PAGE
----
reverb10: what's in a name?


December 23 – New Name
Let’s meet again, for the first time. If you could introduce yourself to strangers by another name for just one day, what would it be and why? (Author: Becca Wilcott)



As a society, we put a lot of stakes in the naming of things. Language matters and the name our parents give us is the beginning of who we will become. Will we resist our name, rebel against its meaning, or embrace it and make it our own?

When I was younger, I created an alter-ego/alias: Anna Gold. I wrote the name on my piano practice book, my backpack, and practiced my signature during class. When I was frightened, of a new situation or of what hid in the dark recesses of my closet, I repeated the name over and over in my head. Anna was all the things I wasn’t. She was glamorous not clumsy. She was popular, not geeky. She was proud and beautiful and boys were interested in her. I, on the other hand, hid in oversized t-shirts and was the kind of girl that boys played kickball and rode bikes with but never thought about kissing. Anna was a force within me that wanted to be something, someone I felt I could never be. I tried to embody this new persona by growing out my hair and wearing makeup but it never truly felt like me. By high school, I had abandoned Anna along with the piano lessons and became serious about writing. I considered adopting Anna Gold as a pseudonym but my writing was too personal; it was too Devon Fitzgerald to be anything, anyone else. But when I come across books with her name emblazoned on them, I’m reminded of my 11 year old self struggling with what it meant to be “Devon Fitzgerald, preacher’s kid, Devon, the aspiring writer, Devon, the smart girl, Matthew’s sister.” These have been my identities, ones I’ve rebelled against, resisted, denied, identified with and embraced.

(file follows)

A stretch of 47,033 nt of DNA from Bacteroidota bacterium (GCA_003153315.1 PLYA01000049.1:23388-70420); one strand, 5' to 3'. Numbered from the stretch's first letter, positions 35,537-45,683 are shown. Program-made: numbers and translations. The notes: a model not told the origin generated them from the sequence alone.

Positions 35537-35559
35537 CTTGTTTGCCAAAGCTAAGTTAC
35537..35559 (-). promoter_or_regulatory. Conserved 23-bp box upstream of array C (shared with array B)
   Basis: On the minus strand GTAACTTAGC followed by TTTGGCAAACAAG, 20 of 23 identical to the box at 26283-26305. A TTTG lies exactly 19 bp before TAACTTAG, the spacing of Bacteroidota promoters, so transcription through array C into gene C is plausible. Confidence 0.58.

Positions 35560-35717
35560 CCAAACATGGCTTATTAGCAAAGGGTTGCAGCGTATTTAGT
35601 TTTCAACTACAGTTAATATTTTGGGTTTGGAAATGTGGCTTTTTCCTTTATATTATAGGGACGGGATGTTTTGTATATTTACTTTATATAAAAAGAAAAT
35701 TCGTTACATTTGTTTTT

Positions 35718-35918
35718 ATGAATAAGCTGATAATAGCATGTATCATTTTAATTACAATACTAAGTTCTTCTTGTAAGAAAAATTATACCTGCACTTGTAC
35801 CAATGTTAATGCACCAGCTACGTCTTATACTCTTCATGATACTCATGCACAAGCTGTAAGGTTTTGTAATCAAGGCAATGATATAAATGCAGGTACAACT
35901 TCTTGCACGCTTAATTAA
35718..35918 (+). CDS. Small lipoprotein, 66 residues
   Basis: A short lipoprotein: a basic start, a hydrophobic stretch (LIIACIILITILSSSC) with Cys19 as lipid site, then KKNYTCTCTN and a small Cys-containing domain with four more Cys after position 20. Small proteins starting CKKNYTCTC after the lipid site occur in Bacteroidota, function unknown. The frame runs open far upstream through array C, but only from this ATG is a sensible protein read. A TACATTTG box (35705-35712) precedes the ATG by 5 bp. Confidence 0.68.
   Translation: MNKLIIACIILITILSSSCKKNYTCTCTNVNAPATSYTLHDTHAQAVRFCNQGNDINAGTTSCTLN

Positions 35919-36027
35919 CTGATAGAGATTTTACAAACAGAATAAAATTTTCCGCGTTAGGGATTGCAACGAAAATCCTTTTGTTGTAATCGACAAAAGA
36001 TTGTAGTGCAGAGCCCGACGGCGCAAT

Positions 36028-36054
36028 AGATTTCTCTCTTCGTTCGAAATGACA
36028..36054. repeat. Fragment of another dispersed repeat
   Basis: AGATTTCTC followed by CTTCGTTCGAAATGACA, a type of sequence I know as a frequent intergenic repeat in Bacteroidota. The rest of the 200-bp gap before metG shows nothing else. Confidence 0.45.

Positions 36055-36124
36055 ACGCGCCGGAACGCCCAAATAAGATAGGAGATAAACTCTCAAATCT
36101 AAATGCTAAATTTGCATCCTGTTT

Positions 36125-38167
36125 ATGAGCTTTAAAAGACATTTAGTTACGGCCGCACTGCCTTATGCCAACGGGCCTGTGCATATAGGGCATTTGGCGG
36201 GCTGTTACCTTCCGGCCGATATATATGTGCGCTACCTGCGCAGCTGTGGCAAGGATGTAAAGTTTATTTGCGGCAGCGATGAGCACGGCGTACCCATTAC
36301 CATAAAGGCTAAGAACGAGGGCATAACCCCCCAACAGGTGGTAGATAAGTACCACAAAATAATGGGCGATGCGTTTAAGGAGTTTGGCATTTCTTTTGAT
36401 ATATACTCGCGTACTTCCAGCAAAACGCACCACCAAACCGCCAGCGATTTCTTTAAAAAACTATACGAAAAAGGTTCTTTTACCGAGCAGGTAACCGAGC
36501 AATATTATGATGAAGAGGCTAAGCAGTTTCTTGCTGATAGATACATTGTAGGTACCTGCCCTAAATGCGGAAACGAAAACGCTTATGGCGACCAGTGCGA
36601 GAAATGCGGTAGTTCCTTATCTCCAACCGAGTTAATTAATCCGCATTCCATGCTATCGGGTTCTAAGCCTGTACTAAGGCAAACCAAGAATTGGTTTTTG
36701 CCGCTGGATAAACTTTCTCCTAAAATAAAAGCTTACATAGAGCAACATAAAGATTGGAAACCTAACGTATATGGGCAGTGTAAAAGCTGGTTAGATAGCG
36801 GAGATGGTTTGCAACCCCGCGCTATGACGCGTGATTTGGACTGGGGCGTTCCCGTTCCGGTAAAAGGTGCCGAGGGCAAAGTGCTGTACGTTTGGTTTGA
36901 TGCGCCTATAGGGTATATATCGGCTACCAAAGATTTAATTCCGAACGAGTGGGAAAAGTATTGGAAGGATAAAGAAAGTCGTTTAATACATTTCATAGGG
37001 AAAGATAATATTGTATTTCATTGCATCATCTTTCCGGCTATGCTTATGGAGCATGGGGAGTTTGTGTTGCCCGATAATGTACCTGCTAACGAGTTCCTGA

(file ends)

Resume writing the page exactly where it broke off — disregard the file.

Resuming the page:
A guy with whom I had a tumultuous relationship called me Muriel, because he thought I resembled Toni Colette in Muriel's Wedding. Muriel was again, this version of myself that was both better and worse than my everyday self. She was bold and funny, always up for an adventure. She was also selfish and brash and reckless. I needed to be Muriel to figure things out, to give myself permission to try something new, to steel myself against the guilt and sadness that crept in night after night when I wasn't paying attention. I've come to terms with that time in my life and I see why I needed to be someone else who was like me but not completely me, for a while.

That being said, I love my name and all that it means. Devon is Celtic or English, depending on which etymology you follow and in both cases means "poet." But it also represents all the places I've been, how I've grown into it and wrapped myself around what it means to be me.

So, like many others who answered this prompt, I'm not sure I'd want another name.